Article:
Parnassia palustris
Marsh grass-of-parnassus
Image of Parnassia palustris

Photo by Emmet J. Judziewicz 

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Key Characteristics

Small forb (10-40 cm) of lakeshores and fen and bog mats in the Upper Peninsula; leaves almost all basal, long-petioled, with small rounded, heart-shaped blades (1-3 cm); flowers white with five veined petals, each about 1 cm long.

Status and Rank

  • State Status: T - Threatened (legally protected)
  • State Rank: S2 - Imperiled
  • Global Rank: G5 - Secure


County NameNumber of OccurrencesYear Last Observed
Distribution map for Parnassia palustris

Updated 2/25/2015. Information is summarized from MNFI's database of rare species and community occurrences. Data may not reflect true distribution since much of the state has not been thoroughly surveyed.


Marsh grass-of-parnassus is found in a variety of at least somewhat mineral-rich wetland habitats such as fen mats and damp calcareous sands or cobble on lakeshores in the Upper Peninsula.

Natural Community Types


For each species, lists of natural communities were derived from review of the nearly 6,500 element occurrences in the MNFI database, in addition to herbarium label data for some taxa. In most cases, at least one specimen record exists for each listed natural community. For certain taxa, especially poorly collected or extirpated species of prairie and savanna habitats, natural community lists were derived from inferences from collection sites and habitat preferences in immediately adjacent states (particularly Indiana and Illinois). Natural communities are not listed for those species documented only from altered or ruderal habitats in Michigan, especially for taxa that occur in a variety of habitats outside of the state.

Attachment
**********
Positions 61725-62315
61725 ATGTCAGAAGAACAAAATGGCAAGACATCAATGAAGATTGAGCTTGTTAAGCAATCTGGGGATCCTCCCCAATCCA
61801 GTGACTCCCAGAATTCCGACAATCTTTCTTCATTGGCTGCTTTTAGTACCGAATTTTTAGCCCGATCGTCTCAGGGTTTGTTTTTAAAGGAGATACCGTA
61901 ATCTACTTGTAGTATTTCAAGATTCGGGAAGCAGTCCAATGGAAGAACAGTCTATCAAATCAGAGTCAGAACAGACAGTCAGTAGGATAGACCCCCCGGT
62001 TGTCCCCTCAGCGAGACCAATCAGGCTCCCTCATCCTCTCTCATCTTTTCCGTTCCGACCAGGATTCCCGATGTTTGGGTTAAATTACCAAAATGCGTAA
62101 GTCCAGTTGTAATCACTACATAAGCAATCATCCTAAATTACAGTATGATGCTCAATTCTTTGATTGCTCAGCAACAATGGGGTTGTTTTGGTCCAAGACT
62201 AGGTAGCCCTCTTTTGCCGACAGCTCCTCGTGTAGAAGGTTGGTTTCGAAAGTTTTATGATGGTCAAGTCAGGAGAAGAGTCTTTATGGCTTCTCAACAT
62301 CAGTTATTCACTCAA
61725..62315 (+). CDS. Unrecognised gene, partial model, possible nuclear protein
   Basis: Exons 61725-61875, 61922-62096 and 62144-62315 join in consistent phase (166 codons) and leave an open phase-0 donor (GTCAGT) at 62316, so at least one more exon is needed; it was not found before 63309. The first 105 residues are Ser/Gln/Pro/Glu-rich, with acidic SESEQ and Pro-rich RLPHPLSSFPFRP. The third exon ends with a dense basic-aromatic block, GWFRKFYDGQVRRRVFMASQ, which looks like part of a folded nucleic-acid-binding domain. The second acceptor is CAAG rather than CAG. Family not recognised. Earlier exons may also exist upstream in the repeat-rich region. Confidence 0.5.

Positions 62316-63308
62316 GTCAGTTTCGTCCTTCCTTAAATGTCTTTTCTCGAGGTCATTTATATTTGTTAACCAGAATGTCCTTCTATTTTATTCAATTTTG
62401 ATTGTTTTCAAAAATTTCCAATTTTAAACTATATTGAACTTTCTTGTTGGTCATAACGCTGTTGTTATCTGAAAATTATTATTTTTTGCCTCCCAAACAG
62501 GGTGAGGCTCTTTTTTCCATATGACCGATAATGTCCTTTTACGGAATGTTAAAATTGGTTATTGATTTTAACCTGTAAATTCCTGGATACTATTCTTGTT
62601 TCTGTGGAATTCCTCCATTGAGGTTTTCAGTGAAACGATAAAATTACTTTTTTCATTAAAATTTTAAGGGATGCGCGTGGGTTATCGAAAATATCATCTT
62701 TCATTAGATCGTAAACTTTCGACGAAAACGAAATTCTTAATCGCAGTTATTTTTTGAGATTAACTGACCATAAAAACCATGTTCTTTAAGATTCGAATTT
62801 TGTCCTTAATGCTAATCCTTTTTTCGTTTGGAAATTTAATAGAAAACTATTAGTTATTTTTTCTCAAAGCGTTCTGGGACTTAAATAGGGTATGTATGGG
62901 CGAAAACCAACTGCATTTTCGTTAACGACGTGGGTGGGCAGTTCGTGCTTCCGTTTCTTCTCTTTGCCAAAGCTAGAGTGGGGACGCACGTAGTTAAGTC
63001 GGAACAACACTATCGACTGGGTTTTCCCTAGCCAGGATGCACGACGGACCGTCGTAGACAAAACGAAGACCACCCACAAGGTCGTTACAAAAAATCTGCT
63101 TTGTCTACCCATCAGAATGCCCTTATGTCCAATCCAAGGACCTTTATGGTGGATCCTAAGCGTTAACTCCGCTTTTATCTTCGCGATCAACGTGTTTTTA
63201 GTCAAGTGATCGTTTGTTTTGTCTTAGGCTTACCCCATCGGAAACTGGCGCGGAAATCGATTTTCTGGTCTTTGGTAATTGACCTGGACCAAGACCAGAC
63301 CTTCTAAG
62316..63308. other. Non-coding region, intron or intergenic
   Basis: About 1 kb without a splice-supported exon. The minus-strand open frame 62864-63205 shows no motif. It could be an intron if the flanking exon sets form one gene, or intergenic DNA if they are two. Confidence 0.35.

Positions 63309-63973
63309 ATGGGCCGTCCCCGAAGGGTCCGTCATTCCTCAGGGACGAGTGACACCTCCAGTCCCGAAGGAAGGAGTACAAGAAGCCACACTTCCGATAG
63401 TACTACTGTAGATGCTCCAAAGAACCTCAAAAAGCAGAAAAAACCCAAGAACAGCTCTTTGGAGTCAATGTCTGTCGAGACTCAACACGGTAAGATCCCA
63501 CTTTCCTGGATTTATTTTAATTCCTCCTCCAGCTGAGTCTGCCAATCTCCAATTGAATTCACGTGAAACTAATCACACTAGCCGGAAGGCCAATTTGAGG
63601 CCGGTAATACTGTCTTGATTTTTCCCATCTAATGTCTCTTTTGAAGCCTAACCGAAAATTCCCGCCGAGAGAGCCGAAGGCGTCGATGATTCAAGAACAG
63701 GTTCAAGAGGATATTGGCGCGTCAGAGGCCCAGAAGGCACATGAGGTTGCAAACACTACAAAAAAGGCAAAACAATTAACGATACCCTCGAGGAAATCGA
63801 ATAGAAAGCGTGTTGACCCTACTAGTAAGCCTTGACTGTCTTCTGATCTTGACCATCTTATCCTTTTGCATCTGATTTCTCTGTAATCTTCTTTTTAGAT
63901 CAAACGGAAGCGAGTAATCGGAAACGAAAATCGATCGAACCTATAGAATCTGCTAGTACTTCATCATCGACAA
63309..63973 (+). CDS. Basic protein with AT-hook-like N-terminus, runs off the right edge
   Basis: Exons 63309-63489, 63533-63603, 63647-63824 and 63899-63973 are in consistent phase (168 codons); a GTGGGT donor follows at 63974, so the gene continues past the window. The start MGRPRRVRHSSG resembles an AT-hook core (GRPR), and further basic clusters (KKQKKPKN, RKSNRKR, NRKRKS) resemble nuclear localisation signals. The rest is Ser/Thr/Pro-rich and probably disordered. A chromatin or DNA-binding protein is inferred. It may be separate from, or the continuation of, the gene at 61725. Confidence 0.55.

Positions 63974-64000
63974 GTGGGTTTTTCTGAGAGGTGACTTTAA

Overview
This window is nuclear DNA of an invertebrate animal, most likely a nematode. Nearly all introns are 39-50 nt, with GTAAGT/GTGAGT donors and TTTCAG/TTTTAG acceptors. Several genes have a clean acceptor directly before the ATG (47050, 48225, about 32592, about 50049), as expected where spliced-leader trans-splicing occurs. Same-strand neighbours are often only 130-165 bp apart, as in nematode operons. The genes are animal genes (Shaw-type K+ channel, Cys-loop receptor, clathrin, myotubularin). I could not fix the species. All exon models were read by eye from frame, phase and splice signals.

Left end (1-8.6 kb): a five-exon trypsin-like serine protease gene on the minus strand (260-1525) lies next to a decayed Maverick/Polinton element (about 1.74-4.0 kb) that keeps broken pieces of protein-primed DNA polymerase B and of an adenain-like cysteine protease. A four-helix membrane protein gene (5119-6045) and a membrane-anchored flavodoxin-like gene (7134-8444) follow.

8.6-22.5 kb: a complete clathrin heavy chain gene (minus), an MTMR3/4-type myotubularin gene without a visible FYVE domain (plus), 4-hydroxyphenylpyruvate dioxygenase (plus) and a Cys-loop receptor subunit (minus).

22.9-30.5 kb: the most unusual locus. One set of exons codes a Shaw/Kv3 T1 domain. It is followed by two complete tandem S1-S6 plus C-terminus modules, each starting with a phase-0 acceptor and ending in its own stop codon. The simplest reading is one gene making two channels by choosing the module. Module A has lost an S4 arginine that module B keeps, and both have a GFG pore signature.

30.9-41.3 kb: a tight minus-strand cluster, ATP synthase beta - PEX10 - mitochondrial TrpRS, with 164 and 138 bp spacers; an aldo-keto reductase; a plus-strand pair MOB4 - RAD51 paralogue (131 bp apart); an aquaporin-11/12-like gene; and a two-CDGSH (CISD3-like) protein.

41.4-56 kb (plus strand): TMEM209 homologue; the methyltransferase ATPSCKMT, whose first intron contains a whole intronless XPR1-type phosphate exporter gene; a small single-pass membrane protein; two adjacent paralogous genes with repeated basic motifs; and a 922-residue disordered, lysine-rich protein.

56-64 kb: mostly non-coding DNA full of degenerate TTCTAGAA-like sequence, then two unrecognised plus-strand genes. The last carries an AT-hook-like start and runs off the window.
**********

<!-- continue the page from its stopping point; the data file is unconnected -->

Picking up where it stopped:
Natural communities are not listed in order of frequency of occurrence, but are rather derived from the full set of natural communities, organized by Ecological Group. In many cases, the general habitat descriptions should provide greater clarity and direction to the surveyor. In future versions of the Rare Species Explorer, we hope to incorporate natural community fidelity ranks for each taxon.

Feel free to send questions and comments to Brad Slaughter at

Associated Plants

Sweet gale, bog buckbean, marsh cinquefoil, pitcher-plant, sundew, and leatherleaf.


This plant requires the protection hydrology and its wetland habitat.

General Survey Guidelines

Random meander search covers areas that appear likely to have rare taxa, based on habitat and the judgment of the investigator.

Survey Methods

Page Citation

Michigan Natural Features Inventory. 2007. Rare Species Explorer (Web Application). Available online at [Accessed Nov 29, 2015]

More Information

See MNFI Species Abstract


Survey References

Technical References